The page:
Another misconception is that matte makeup doesn’t always mean a matte finish. We use powders to set products. We use matte eyeshadow to create contrast and depth. And in the case of complexion products, a matte foundation mixed with oily skin often balances out to a neutral, natural looking finish. Some might argue that matte makeup is also superior for contouring, creating the more convincing ‘shadow’ effects.
When using matte products to create shadows and balance, it’s clear that they remain relevant (and necessary) in our beauty routines.
Timeless classics or trendy favorites, one of these makeup finishes has to wear the crown, right?
Let’s look at the facts. Matte makeup can work for casual or classy occasions, while dewy finishes are often seen as more casual. Even so, matte makeup isn’t compatible with as many skin types, can give the skin and ‘aged’ appearance, and doesn’t have the diversity that glowy finishes do.
While mattes may be easier to apply, dewy makeup better fits the current standard of beauty: youthful, healthy, glowing skin. Bottom line? The matte makeup we used to know is out, but matte makeup may still have a trick or two left.
Matte makeup in 2021 is about light applications, a natural looking complexion, and a seamless finish. We’re staying far away from cakey makeup, and we’re certainly not wearing all-over matte makeup. That’s an easy way to end up with a flat, aged looking makeup application.
The new matte makeup is totally flattering and strategically placed. It’s designed to create harmony and balance with skin’s natural behavior, and the other makeup products in our beauty routine.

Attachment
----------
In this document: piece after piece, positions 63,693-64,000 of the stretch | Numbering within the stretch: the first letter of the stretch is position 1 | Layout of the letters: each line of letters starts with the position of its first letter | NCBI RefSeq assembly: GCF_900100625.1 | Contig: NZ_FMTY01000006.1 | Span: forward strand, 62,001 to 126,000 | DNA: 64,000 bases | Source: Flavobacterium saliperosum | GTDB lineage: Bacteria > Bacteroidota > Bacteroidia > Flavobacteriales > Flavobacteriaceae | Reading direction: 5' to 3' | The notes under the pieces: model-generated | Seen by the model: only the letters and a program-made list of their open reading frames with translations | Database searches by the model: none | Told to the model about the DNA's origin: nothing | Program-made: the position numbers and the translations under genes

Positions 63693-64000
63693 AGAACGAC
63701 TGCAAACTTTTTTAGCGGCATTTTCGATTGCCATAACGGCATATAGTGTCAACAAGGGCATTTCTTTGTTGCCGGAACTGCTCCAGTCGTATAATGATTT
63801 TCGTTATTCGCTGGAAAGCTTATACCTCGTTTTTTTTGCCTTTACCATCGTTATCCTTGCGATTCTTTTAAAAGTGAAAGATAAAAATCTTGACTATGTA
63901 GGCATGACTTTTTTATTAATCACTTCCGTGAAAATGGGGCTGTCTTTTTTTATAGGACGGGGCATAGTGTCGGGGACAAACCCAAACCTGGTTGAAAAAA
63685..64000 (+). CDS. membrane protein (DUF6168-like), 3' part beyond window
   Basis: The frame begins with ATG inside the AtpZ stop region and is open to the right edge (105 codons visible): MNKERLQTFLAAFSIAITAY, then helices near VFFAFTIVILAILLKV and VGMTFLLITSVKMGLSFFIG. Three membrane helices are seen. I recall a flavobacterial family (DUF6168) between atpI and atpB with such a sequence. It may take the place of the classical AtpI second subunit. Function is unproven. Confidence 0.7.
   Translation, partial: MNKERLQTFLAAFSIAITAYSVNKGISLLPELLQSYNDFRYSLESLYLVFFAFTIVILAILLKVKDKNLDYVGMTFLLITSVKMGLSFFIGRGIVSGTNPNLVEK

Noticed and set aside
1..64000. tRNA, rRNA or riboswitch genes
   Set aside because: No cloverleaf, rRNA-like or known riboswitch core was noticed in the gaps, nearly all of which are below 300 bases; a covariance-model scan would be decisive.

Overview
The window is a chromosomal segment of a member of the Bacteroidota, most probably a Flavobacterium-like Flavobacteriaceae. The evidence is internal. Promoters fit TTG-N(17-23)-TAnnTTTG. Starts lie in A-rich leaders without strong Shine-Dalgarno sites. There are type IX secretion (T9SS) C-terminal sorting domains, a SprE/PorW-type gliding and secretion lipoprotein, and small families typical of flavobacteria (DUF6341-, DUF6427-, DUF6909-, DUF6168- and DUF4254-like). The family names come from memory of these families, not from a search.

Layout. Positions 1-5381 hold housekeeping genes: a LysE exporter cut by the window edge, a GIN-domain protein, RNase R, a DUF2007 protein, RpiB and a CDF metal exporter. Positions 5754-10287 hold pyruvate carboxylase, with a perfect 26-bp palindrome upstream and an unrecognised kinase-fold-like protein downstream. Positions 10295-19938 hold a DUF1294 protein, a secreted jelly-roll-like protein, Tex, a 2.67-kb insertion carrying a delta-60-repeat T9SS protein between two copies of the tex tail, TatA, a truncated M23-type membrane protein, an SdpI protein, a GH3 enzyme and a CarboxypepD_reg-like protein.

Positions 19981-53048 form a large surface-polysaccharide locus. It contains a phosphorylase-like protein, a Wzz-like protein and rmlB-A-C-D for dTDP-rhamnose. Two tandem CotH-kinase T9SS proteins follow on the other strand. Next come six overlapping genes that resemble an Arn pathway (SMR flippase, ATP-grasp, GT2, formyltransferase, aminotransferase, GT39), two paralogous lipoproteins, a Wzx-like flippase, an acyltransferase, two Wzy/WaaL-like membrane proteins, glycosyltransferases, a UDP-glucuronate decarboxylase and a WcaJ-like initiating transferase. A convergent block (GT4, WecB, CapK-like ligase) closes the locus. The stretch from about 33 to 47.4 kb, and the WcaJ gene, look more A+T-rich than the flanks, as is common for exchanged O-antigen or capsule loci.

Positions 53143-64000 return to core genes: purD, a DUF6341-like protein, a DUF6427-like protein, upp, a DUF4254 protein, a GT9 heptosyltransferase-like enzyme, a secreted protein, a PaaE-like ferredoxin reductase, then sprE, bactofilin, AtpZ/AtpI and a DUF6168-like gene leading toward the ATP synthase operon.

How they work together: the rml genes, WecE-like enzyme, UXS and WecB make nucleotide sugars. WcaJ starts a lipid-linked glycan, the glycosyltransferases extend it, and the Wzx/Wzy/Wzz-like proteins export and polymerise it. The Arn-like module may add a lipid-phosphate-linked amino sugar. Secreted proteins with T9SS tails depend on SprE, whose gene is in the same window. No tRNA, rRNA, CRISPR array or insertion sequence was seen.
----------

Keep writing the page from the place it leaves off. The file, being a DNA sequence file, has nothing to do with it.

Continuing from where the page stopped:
One way to try out this remix of a classic trend is to spot conceal with a loose powder or powder foundation. This technique is great for combination skin types, or as a way to conceal active blemishes. Just dot a bit of blurring powder onto blemishes or dark circles using a small brush. Soften the edges with a sweep of a fluffy brush, or a few taps of your makeup sponge for utter perfection.
For combo and oily skin types that want to embrace matte makeup a bit more, let’s focus mattes on the areas of the face that naturally develop more shine. This would be the T-zone, including the forehead, nose, cheeks, and chin.
Here we can opt for a lightweight powder foundation that absorbs excess oil but still reflects light for a real skin looking result. Rather than a full coverage foundation, we can go for a dusting of blurring powder to seal in liquid or cream products and help ward off creasing or a greasy looking complexion.
With minutes or hours of wear, this technique puts a trendy twist on matte makeup and creates a flawless that’s made to last.
We carefully hand-select products based on strict purity standards, and only recommend products we feel meet this criteria. 100% PURE™ may earn a small commission for products purchased through affiliate links.
The information in this article is for educational use, and not intended to substitute professional medical advice, diagnosis, or treatment and should not be used as such.